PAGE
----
Neil Armstrong, the astronaut who marked an epochal achievement in exploration with “one small step” from the Apollo 11 lunar module on July 20, 1969, becoming the first person to walk on the moon, has died at 82.
In tribute to this hero, I've decided to write about his life today.
A taciturn engineer and test pilot who was never at ease with his fame, Mr. Armstrong was among the most heroized Americans of the 1960s Cold War space race.
Twelve years after the Soviet Sputnik satellite reached space first, deeply alarming U.S. officials, and after President John F. Kennedy in 1961 declared it a national priority to land an American on the moon “before this decade is out,” Mr. Armstrong, a former Navy fighter pilot, commanded the NASA crew that finished the job.
His trip to the moon — particularly the hair-raising final descent from lunar orbit to the treacherous surface — was history’s boldest feat of aviation. Yet what the experience meant to him, what he thought of it all on an emotional level, he mostly kept to himself.
Like his boyhood idol, transatlantic aviator Charles A. Lindbergh, Mr. Armstrong learned how uncomfortable the intrusion of global acclaim can be. And just as Lindbergh had done, he eventually shied from the public and avoided the popular media.
In time, he became almost mythical.
After flying experimental rocket planes in the 1950s at Edwards Air Force Base in California — the high-desert realm of daredevil test pilots later celebrated in author Tom Wolfe’s “The Right Stuff” — Mr. Armstrong was selected for NASA’s astronaut corps in 1962 and became the first U.S. civilian to be blasted into space.
In 1966, during his only space flight other than Apollo 11, a life-threatening malfunction of his Gemini 8 vehicle caused the craft to tumble out of control in Earth orbit. It was the nation’s first potentially fatal crisis in space, prompting Mr. Armstrong and his crewmate, David Scott, to abort their mission and carry out NASA’s first emergency reentry.
His skill and composure were put to no greater test, though, than in the anxious minutes starting at 4:05 p.m. Eastern time on Sunday, July 20, 1969. That was when the lunar module carrying Mr. Armstrong and Aldrin, having separated from the Apollo 11 capsule, began its hazardous, 9-mile final descent to the moon’s Sea of Tranquility.
Collins, waiting in lunar orbit, could only hope that the two would make it back.
The lunar module, or LM (pronounced lem), was dubbed “Eagle.” Its 1969 computer, overtaxed during the descent and flashing alarm lights as it fell behind on its work, guided the spider-like craft most of the way to the surface.
“Pilots take no particular joy in walking,” he once remarked. “Pilots like flying.”
‘One giant leap’
How Mr. Armstrong wound up commanding the historic flight had to do with his abilities and experience, plus a measure of good fortune.
As for his famous statement upon stepping off the ladder, Mr. Armstrong said he didn’t dwell on it much beforehand, that the idea came to him only after the landing.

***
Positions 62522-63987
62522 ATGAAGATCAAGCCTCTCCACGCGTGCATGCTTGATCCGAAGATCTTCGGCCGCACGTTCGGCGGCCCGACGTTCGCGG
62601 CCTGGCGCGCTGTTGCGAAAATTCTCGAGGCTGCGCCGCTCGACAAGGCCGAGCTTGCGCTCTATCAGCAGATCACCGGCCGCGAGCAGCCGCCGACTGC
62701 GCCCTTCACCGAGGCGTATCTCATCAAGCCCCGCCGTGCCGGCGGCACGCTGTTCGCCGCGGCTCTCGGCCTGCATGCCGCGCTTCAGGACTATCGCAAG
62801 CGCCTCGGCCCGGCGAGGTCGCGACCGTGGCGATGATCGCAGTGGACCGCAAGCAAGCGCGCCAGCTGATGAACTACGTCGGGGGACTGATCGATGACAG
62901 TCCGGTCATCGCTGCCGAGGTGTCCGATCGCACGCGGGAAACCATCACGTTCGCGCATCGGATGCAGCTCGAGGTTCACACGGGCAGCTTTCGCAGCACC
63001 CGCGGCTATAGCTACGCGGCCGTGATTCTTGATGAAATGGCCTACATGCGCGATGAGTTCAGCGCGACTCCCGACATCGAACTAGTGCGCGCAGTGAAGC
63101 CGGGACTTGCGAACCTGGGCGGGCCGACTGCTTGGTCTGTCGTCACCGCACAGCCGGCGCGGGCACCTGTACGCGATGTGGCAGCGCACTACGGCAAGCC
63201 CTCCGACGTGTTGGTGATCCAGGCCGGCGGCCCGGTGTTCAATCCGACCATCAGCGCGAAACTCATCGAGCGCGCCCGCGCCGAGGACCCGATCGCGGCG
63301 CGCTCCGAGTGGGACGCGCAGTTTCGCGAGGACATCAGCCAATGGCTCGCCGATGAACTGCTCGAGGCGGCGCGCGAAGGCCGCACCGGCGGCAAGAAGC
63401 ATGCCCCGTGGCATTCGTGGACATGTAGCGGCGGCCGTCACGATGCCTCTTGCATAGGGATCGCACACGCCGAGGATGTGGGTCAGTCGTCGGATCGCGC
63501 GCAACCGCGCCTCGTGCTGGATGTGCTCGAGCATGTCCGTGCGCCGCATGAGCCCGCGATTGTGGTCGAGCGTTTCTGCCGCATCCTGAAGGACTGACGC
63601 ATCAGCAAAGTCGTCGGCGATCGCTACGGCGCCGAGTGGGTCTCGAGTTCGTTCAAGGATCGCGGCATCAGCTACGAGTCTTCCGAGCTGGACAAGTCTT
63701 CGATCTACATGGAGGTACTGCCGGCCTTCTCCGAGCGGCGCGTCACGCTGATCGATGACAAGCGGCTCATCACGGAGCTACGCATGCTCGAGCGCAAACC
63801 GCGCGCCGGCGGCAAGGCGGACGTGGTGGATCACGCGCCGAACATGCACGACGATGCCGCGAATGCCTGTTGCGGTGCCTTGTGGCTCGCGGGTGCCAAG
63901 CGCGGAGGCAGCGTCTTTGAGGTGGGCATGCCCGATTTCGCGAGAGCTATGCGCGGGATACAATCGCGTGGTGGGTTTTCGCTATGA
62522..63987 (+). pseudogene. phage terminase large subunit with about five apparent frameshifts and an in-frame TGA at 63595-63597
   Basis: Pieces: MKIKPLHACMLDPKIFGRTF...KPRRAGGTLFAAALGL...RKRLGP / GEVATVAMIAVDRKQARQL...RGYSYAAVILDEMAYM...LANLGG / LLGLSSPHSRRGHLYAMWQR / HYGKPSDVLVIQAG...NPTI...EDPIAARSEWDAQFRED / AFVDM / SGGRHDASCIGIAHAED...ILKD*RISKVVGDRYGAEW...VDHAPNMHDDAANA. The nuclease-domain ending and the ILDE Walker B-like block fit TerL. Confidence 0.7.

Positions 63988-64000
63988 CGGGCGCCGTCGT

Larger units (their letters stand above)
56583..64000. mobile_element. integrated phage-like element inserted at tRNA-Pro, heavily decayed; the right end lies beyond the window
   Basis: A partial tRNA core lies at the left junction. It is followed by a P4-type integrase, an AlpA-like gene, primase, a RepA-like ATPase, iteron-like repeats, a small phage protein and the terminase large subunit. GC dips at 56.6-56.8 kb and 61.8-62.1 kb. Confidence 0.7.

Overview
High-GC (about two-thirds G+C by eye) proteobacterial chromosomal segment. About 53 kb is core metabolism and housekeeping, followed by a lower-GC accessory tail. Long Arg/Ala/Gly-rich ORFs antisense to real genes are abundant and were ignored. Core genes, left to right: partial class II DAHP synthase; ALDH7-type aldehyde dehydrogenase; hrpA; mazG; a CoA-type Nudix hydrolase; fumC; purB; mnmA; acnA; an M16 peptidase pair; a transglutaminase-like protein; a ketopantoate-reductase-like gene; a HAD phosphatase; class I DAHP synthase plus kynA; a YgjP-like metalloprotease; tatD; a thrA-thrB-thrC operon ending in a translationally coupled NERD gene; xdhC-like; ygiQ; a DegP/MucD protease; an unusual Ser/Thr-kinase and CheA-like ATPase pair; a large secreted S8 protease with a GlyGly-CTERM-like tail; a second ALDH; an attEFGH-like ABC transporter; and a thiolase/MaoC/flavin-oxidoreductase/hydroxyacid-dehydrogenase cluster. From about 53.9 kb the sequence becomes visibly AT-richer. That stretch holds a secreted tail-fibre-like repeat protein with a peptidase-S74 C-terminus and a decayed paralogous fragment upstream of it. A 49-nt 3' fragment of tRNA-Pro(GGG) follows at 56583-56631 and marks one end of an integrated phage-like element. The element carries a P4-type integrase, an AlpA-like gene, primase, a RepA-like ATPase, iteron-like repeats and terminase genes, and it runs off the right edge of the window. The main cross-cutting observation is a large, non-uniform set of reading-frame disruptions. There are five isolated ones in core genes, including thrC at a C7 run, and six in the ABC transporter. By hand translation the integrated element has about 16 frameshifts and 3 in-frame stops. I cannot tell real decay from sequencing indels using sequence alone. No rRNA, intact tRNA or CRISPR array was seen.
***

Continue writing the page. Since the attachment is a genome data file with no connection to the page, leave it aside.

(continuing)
He would always maintain that he had planned to say “a man.” Whether the “a” was lost in transmission or Mr. Armstrong misspoke has never been fully resolved. As his boots touched the lunar surface at 10:56:15 p.m. Eastern time, the world heard:
“That’s one small step for man, one giant leap for mankind.”
Ever the precise engineer, Mr. Armstrong later said that if it were up to him, history would record his immortal words with an “a” inserted in parenthesis.
The ultimate mission
Neil Alden Armstrong was born Aug. 5, 1930, outside the little farming town of Wapakoneta in western Ohio. From the morning in 1936 when his father, an auditor of county records, let him skip Sunday school so the two could go aloft in a barnstorming Ford Trimotor plane near their home, the boy was hooked on aviation.
He got his pilot’s license on his 16th birthday, before he was legally old enough to go solo in an automobile.
After a few semesters at Purdue University, he left for Navy flight training in 1949, eventually becoming the youngest pilot in his fighter squadron on the aircraft carrier USS Essex. He flew 78 combat missions in the Korean War and was shot down once before his tour of duty ended and he went back to Purdue.
After earning an aeronautical engineering degree in 1955, he joined NASA’s forerunner, the National Advisory Committee for Aeronautics, and was soon rocketing in the stratosphere, pushing the boundaries of aviation in missile-like research planes.
This story is a true test of 1 man"s will to go far. As the saying goes reach for the the stars so that if you fail, you will land on the clouds.Neil Armstrong d not set his sights just on the stars but on the whole of space and he became the first man to land on the moon.He dreamed of becoming just a pilot and in the end he became the first man to step on the moon just showing you how far one's dreams can get you.So if you have dreams don't just ignore them or hold them off do it right away.Carpe Diem!
Dean Pillay @Ternomics #Elite team
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